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Ford shareholders to vote on LGBT employment protections

By |2006-05-04T09:00:00-04:00May 4th, 2006|News|

By Dawn Wolfe Gutterman

DEARBORN – One gnat is a mild annoyance, but a cloud of them can make even the sunniest trail seem temporarily like a gauntlet. Unfortunately for Ford Motor Company, the gnats have come thickly during a particularly dark and rocky time in the company’s history.
Just as the anti-gay American Family Association and their cohorts have renewed a boycott against the struggling automaker, shareholder Dr. Robert Hurley of Alton, Ill., submitted a resolution that would require the company to exclude sexual orientation from its employment non-discrimination policy.
After losing a bid with the U.S. Securities and Exchange Commission to keep the resolution off the ballot, Ford began mailing proxy ballots including it to shareholders on April 7. Those ballots and the votes cast at the company’s May 11 shareholder’s meeting will decide the anti-discrimination policy’s fate.
The non-discrimination policy is among the factors that have earned Ford a 100 percent rating on the Human Rights Campaign’s yearly Corporate Equality Index.
LGBT marketing expert Bob Witeck, CEO of Witeck-Combs Communications, Inc., predicted that the anti-gay resolution will fail.
“Business is business, and most shareholders put aside their personal opinions or discomfort and are not likely to support resolutions that support extreme points of view,” he said, and cited a recent overwhelming vote by Kraft shareholders to continue the company’s support of the Gay Games.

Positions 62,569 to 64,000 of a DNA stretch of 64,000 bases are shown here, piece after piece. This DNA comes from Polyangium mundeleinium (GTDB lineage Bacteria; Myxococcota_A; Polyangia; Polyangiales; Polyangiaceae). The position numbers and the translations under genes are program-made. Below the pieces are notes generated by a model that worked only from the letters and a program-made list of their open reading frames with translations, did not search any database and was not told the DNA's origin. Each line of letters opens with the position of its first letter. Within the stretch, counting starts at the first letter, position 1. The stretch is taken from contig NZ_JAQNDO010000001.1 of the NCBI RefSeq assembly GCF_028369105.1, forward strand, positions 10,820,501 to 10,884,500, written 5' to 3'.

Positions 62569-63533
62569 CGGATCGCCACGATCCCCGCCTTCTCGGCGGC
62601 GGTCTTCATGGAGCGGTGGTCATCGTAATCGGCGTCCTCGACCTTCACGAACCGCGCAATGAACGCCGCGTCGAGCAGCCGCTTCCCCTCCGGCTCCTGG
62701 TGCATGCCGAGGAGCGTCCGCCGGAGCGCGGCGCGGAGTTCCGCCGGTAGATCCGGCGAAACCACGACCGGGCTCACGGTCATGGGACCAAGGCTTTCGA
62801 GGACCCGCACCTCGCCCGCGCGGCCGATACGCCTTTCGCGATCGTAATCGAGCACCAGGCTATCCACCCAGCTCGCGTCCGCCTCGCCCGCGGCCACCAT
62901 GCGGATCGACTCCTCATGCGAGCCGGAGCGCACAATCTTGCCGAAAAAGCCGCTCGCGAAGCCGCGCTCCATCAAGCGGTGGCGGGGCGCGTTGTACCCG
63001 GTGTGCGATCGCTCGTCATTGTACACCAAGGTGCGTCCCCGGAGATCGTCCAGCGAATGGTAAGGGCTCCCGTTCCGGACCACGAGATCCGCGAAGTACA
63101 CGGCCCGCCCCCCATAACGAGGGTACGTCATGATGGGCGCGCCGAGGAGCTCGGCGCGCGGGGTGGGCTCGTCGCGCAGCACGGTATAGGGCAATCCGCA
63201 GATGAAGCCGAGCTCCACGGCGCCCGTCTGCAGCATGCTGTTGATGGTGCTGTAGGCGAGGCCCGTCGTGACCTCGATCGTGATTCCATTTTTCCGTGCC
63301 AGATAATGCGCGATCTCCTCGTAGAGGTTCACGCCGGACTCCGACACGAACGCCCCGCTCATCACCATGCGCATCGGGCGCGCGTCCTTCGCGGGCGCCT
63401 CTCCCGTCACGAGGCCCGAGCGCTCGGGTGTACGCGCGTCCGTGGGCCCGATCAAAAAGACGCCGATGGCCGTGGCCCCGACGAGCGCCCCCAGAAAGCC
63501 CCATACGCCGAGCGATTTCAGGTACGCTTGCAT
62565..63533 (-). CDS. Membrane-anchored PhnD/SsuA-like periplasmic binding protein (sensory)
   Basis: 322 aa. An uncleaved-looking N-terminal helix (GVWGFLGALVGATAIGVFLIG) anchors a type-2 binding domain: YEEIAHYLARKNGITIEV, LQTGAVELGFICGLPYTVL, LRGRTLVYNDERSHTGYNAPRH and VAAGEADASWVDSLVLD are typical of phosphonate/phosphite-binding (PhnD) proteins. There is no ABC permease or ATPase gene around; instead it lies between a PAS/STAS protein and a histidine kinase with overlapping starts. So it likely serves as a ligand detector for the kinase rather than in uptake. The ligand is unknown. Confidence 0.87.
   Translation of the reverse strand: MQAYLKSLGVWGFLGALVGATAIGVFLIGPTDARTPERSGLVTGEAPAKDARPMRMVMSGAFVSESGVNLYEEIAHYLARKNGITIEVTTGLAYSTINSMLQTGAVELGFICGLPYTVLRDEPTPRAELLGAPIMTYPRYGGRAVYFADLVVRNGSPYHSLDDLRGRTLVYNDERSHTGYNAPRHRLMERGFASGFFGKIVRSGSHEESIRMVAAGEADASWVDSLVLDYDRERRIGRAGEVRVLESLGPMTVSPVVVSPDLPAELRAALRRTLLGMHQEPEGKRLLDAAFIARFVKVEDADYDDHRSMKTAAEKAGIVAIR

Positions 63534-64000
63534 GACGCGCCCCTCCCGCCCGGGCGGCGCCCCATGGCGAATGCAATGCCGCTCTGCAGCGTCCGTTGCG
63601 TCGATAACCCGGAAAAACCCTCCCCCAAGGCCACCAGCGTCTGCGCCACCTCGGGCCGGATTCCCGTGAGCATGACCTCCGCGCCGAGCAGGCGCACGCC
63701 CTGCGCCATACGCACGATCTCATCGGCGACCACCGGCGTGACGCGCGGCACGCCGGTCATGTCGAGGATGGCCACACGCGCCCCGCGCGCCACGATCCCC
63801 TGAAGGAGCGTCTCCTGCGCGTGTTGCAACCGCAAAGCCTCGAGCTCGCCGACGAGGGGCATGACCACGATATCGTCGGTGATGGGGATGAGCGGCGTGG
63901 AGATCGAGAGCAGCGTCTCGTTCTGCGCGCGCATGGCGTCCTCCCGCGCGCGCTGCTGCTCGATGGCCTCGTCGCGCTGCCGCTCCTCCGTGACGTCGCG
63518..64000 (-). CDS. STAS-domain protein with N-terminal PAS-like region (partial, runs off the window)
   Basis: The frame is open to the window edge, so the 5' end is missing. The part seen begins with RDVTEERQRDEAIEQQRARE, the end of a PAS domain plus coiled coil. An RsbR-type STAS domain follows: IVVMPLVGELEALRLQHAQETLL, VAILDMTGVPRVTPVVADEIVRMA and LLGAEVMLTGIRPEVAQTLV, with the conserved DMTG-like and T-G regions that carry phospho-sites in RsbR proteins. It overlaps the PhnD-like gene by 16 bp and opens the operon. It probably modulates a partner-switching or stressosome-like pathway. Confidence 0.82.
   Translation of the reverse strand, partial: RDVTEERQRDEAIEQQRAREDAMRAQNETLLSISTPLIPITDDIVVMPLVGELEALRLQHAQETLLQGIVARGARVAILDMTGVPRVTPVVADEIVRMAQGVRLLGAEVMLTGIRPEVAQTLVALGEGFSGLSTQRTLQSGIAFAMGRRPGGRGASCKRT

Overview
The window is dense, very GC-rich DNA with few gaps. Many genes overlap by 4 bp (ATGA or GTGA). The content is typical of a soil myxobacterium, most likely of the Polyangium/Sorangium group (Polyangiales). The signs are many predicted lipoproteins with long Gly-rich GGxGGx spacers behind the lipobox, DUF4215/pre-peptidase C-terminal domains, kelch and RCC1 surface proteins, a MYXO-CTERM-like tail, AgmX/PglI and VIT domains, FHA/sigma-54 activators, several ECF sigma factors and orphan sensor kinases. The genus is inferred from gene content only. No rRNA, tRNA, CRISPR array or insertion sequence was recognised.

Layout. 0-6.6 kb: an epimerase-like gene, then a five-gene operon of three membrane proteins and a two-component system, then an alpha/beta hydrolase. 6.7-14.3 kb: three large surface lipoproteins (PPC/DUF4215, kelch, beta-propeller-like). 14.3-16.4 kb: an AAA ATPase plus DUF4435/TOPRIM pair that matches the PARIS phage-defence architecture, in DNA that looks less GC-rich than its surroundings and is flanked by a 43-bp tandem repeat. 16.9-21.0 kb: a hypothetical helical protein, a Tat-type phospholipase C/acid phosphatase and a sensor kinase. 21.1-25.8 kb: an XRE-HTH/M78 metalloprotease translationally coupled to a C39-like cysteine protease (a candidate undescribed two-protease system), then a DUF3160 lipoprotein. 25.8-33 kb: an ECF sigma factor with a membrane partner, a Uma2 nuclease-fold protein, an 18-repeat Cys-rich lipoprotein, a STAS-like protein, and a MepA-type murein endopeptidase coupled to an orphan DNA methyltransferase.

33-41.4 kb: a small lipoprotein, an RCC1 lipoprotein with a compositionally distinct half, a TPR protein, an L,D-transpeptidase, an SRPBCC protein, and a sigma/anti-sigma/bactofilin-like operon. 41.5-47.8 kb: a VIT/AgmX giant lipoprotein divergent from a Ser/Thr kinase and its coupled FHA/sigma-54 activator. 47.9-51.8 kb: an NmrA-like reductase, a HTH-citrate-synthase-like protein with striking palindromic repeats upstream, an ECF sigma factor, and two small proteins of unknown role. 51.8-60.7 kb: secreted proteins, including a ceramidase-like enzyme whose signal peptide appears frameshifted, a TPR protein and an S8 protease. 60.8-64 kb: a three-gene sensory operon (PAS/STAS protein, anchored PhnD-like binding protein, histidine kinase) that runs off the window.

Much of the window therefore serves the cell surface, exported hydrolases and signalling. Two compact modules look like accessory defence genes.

“Companies that have fair-minded practices and outreach in the GLBT community are simply practicing good business,” he said.
“This stockholders vote is just another one of these distracting and bothersome attempts to disparage the company,” said Jeffrey Montgomery, executive director of Triangle Foundation, which works to combat anti-LGBT hate crimes. “Obviously, we are watching very carefully all these different levels of attack that are being mounted against Ford by the AFA and others.”
“After they lose this vote, maybe they’ll finally tire of this game and go on to some other harassment,” he added. “It’s clear to everyone in corporate America that treating all of your employees fairly and equally is good business.”
Speak OUT: Encourage your friends, family members, and co-workers who own Ford Motor Company stock to vote “No” on Resolution 9, which would drop sexual orientation from Ford’s anti-discrimination policy.

Additional reporting by The Associated Press

About the Author:

BTL Staff
Between The Lines has been publishing LGBTQ-related content in Southeast Michigan since the early '90s. This year marks the publication's 27th anniversary.